After receiving medical reports and notes, ICBC will determine the number of sessions for any and all medical treatments. After the 12 weeks you must demonstrate why further medical treatments are necessary for your recovery.

Depending on the injuries sustained, ICBC’s no-fault may also cover dental care, necessary prescription medication and medical supplies, and home and vehicle modifications. The extent of coverage for medical, dental and rehabilitation expenses is set out in the Insurance (Vehicle) Act, RSBC 1996, c. 231, the Insurance (Vehicle) Regulations, BC Reg. 447/83, and the Enhanced Accident Benefits Regulation, BC Reg. 59/2021.

Income Replacement Benefits

Under the no-fault system, BC residents may be eligible to receive income replacement compensation if injury from an accident results in being unable to work. Income replacement benefits are based on 90% of your regular income. However, as of April 1, 2022, the payment caps at $105,500 annual gross income. If you make more than that amount, you can purchase Income Top-Up coverage in order to retain more of your normal salary.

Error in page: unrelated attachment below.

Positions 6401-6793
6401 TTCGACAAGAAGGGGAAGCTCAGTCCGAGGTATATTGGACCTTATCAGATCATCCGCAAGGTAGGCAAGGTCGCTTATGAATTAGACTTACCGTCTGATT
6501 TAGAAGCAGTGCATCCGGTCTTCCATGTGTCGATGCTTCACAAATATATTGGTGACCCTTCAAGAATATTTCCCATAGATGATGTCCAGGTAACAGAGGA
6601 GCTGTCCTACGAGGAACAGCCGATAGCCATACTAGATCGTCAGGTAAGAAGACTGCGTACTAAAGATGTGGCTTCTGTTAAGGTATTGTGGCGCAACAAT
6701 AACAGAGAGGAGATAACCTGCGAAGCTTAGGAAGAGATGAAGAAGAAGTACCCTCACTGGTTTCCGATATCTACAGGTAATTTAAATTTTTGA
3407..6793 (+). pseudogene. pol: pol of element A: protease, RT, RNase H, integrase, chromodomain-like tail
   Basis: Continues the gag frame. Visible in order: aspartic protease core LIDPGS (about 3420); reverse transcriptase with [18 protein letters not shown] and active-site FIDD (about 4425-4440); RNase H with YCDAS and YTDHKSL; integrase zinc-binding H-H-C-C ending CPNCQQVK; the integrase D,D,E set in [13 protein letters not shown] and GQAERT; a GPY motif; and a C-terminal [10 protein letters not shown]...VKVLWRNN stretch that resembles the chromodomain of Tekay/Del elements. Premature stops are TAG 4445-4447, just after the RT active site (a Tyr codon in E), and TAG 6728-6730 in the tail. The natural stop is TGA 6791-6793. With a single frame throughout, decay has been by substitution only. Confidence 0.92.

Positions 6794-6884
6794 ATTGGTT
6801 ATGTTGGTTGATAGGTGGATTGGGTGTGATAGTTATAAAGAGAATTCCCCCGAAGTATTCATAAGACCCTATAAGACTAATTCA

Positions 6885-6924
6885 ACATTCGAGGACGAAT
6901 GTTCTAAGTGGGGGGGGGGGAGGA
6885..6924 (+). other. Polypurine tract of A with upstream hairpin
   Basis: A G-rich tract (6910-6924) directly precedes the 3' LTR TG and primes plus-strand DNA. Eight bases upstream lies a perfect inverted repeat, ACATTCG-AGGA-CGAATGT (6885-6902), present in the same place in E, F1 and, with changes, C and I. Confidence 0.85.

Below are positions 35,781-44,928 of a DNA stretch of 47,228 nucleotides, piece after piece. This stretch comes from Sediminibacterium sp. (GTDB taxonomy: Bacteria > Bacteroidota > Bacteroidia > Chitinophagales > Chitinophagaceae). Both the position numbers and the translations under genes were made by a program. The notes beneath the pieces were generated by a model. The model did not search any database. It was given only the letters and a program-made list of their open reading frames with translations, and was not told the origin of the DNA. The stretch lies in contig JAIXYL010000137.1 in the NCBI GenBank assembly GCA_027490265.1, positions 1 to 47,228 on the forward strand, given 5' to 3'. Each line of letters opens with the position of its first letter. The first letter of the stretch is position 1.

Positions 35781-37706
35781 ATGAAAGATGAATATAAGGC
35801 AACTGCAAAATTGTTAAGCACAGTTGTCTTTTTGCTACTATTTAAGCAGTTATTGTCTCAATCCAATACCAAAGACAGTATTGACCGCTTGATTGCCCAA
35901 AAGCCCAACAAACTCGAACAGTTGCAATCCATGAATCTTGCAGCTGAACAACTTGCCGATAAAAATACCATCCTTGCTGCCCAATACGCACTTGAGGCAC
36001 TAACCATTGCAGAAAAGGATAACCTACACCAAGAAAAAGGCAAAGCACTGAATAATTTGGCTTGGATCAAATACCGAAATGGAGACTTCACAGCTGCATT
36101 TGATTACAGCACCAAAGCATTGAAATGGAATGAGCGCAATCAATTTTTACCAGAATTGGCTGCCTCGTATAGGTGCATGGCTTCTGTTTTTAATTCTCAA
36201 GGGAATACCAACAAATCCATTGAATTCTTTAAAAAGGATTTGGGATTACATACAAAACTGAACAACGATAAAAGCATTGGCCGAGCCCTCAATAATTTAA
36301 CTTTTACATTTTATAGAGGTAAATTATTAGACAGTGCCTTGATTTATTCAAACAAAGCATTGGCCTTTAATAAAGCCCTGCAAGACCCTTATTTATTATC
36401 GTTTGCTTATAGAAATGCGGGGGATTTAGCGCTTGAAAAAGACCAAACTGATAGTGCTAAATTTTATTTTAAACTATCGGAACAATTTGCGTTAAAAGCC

You will no longer be eligible for income replacement benefits once:

  • You are able to do the work you were doing at the time of the crash;
  • You become available to work in the same type of employment 181 days after the accident;
  • You obtain a job that pays as much or more as the amount used to calculate your benefit; or
  • You become eligible for a retirement income benefit.

What about Minors and Students?

Under the new system, ‘minors’ are defined as children under the age of 19. Minors may be eligible for income replacement benefits for any income the minor would have earned but is no longer able to due to the injuries sustained from the accident. Additionally, minors may be entitled to a lump sum benefit for any school years they were not able to attend due to the injuries that were sustained in the accident.

If you are aged 19 or older and attending a secondary or post-secondary school on a full-time basis, you may also be eligible for a lump sum benefit for the school year you are not able to complete due to the injuries from the accident. These lump sums may continue until the scheduled end date of your studies or program.

What if You’re Unemployed at the Time of the Accident?

If you are unemployed at the time of the accident you will not be eligible for income replacement benefits unless you are able to prove that you had employment promised to you at the time of the accident.

Details of Income Replacement Benefits can be found under Income Replacement and Retirement Benefits and Benefits for Students and Minors Regulation, BC Reg. 60/2021, and the Insurance (Vehicle) Act, RSBC 1996, c. 231.